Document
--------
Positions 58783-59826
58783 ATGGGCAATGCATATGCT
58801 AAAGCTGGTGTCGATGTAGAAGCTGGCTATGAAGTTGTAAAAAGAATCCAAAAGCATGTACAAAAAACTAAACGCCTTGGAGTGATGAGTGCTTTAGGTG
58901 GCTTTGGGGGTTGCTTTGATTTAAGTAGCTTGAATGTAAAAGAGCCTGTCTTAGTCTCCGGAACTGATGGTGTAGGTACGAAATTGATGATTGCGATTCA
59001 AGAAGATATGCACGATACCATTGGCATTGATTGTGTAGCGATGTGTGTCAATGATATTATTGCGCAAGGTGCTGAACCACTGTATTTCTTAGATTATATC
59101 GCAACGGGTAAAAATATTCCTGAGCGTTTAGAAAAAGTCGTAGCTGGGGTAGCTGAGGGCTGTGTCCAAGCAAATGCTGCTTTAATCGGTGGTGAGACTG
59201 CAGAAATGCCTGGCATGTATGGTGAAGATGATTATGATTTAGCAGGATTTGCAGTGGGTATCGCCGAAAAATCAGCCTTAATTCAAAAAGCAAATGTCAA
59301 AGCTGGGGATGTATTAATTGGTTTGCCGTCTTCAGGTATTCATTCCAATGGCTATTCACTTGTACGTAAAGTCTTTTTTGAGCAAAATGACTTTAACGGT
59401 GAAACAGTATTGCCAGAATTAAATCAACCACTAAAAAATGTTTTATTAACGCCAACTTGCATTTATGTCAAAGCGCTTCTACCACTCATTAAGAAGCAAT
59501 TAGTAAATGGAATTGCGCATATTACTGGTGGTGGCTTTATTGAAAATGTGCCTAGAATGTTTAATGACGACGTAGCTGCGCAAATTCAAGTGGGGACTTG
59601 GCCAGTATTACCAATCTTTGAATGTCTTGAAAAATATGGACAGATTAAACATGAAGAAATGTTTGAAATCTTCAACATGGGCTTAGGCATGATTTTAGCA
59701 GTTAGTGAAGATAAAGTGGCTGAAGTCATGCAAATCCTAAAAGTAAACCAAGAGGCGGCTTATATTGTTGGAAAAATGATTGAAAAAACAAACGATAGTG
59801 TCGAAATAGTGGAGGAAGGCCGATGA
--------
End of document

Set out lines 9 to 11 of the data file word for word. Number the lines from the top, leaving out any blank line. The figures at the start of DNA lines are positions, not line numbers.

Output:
59401 GAAACAGTATTGCCAGAATTAAATCAACCACTAAAAAATGTTTTATTAACGCCAACTTGCATTTATGTCAAAGCGCTTCTACCACTCATTAAGAAGCAAT
59501 TAGTAAATGGAATTGCGCATATTACTGGTGGTGGCTTTATTGAAAATGTGCCTAGAATGTTTAATGACGACGTAGCTGCGCAAATTCAAGTGGGGACTTG
59601 GCCAGTATTACCAATCTTTGAATGTCTTGAAAAATATGGACAGATTAAACATGAAGAAATGTTTGAAATCTTCAACATGGGCTTAGGCATGATTTTAGCA